ByAlisha Grauso, writer at Creators.co
Editor-at-large here at Movie Pilot. Nerd out with me on Twitter, comrades: @alishagrauso
Alisha Grauso

How do you take a beloved, heroic, ass-kicking character and female role model like She-Hulk and reduce her to a piece of meat? Run her through Batman V Superman: Dawn of Justice writer David S. Goyer's filter, that's how.

DC's go-to guy for their films offended, well, damn near everyone when The Mary Sue provided a live transcript of his Scriptnotes live audience podcast. At one point in the podcast, the subject of Marvel's She-Hulk was brought up by The Hangover writer Craig Mazin. And while Mazin was terrible, Goyer's response, which he apparently intended to be funny in that "I don't understand women or what matters to the younger generation at all" backpedaling kind of way that so many middle-aged dudes seem to possess, was instead...well, pretty awful:

Mazin: The real name for She-Hulk was Slut-Hulk. That was the whole point. Let’s just make this green chick with enormous boobs. And she’s Hulk strong but not Hulk massive, right? … She’s real lean, stringy…

Goyer: She’s still pretty chunky. She was like Chyna from the WWE.

Mazin: The whole point of She-Hulk was just to appeal sexistly to ten-year-old boys. Worked on me.
Goyer: I have a theory about She-Hulk. Which was created by a man, right? And at the time in particular I think 95% of comic book readers were men and certainly almost all of the comic book writers were men. So the Hulk was this classic male power fantasy. It’s like, most of the people reading comic books were these people like me who were just these little kids getting the shit kicked out of them every day… And so then they created She-Hulk, right? Who was still smart… I think She-Hulk is the chick that you could fuck if you were Hulk, you know what I’m saying? … She-Hulk was the extension of the male power fantasy. So it’s like if I’m going to be this geek who becomes the Hulk then let’s create a giant green porn star that only the Hulk could fuck.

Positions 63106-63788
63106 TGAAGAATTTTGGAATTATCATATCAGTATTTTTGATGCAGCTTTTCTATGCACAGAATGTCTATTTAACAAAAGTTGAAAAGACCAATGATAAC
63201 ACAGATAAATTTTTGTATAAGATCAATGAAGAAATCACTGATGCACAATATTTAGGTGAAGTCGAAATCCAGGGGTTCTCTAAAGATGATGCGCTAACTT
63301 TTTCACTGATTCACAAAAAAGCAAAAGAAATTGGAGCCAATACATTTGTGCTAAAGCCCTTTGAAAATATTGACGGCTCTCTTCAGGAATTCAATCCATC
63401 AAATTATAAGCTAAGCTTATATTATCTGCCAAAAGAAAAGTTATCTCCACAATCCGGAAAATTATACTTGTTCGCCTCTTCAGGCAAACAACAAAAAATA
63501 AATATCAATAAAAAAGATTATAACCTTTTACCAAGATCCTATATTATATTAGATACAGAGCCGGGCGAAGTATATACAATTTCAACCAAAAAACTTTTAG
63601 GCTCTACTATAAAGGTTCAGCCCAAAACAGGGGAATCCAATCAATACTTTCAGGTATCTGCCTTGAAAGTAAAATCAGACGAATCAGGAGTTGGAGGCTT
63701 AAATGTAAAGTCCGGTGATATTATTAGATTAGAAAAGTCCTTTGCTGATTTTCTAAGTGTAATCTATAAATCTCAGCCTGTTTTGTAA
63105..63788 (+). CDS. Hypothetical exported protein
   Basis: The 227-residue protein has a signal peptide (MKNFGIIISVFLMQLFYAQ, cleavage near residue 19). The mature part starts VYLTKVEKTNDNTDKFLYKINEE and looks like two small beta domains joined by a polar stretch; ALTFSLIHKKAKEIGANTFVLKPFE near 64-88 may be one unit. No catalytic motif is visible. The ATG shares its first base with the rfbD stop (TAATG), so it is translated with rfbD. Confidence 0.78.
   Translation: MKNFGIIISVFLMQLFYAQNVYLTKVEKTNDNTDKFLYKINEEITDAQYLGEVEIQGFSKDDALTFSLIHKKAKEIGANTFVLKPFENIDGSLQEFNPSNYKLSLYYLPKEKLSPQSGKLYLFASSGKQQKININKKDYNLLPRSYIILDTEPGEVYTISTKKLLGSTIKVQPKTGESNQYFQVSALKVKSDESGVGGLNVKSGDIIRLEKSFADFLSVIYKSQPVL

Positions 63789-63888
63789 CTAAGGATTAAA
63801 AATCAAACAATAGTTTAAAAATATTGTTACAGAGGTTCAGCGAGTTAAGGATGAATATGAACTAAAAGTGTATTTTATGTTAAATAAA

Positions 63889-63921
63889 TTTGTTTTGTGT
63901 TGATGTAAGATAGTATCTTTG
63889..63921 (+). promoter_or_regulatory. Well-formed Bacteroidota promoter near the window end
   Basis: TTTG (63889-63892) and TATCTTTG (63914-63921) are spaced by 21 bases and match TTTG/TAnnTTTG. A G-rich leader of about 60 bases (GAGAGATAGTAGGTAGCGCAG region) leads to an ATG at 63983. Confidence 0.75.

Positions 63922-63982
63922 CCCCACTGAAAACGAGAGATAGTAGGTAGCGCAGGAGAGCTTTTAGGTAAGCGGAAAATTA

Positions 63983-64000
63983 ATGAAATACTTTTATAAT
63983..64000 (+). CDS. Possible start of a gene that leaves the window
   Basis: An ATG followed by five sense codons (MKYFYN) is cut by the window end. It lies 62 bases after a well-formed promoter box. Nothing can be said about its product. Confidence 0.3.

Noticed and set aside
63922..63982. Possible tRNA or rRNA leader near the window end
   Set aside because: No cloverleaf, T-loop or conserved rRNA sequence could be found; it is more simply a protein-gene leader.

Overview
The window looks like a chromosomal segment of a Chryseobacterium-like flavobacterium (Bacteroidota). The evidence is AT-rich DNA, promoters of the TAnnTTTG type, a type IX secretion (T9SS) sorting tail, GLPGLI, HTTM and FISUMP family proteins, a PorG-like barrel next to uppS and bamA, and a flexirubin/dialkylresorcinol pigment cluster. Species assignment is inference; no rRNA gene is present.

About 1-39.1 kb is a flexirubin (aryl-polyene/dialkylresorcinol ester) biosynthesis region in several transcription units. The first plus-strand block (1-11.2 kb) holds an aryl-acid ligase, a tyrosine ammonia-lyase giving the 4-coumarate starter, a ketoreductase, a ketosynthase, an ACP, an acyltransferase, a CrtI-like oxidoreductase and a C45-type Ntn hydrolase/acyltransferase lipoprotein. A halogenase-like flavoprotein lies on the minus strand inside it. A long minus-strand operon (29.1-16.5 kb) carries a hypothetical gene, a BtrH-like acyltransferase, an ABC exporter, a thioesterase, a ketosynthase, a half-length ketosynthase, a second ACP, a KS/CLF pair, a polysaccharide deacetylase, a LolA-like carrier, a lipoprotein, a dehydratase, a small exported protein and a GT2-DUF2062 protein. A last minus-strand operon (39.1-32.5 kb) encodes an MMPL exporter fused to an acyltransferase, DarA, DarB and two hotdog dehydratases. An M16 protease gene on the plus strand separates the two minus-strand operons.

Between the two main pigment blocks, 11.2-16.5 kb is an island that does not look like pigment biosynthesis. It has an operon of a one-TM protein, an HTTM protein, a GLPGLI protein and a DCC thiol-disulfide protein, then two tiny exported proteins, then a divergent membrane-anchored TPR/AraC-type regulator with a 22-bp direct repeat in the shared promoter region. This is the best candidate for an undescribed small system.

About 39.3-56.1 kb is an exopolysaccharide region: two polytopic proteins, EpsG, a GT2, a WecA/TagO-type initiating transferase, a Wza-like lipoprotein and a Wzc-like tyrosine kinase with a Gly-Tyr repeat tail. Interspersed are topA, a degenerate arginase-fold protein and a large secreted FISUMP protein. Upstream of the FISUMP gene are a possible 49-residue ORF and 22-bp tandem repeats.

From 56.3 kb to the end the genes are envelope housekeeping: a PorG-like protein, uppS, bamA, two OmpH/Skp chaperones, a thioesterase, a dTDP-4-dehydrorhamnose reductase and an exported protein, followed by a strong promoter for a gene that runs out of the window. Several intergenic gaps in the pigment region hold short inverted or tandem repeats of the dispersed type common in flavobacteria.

Palm, meet face. I don't even know where to begin with this trainwreck of a conversation. Should I start with the fact that She-Hulk was Bruce Banner's cousin and never intended as a love interest? Or the fact that Stan Lee and John Buscema created her not as a male power fantasy, but simply as a means to retain the rights to The Hulk? And "chunky"? Really?

Goyer talks about Marvel's green lady like Hulk is the only one who could EVER be attracted to her because she's green and ripped and not traditionally feminine. Let's be honest, here: In the real world, 99.9% of the men she met wouldn't even have a chance, like 99.9% of all ladies out there in reality wouldn't even register on Thor's radar.

For those of you reading this who are thinking, "So what? He's just talking about a fictional character," I say to you, pretend it's your little sister they're talking about. Somewhat changes your views, doesn't it? What about the little girl reading a She-Hulk comic right now and thinking, "She's strong and beautiful and smart and brave! I want to be just like her!" not knowing that somewhere, there's some guy - a guy in charge of bringing another of our female role models to life in Wonder Woman, a guy whose words a LOT of people read and hear, mocking that little girl's role model and reducing her to nothing more than a cheap sex object. That's why this stuff matters. It matters, guys. I just wish those with big platforms would realize this before opening their mouths.


  
  Sorry, little one. Heroism isn't for you.
Sorry, little one. Heroism isn't for you.

I ask this question of both the dudes and ladies reading this: Aren't you getting tired of the people in charge of our beloved pop culture continually getting it wrong? Believe me, I am utterly weary of all the manufactured outrage and constant offense from the internet peanut gallery over the slightest perceived un-PC comment. But I'm more tired of having to write about it, because, well...people in power keep saying things like this, and it just. won't. stop.

I'm interested in hearing your comments, all. But please remember - keep it civil.

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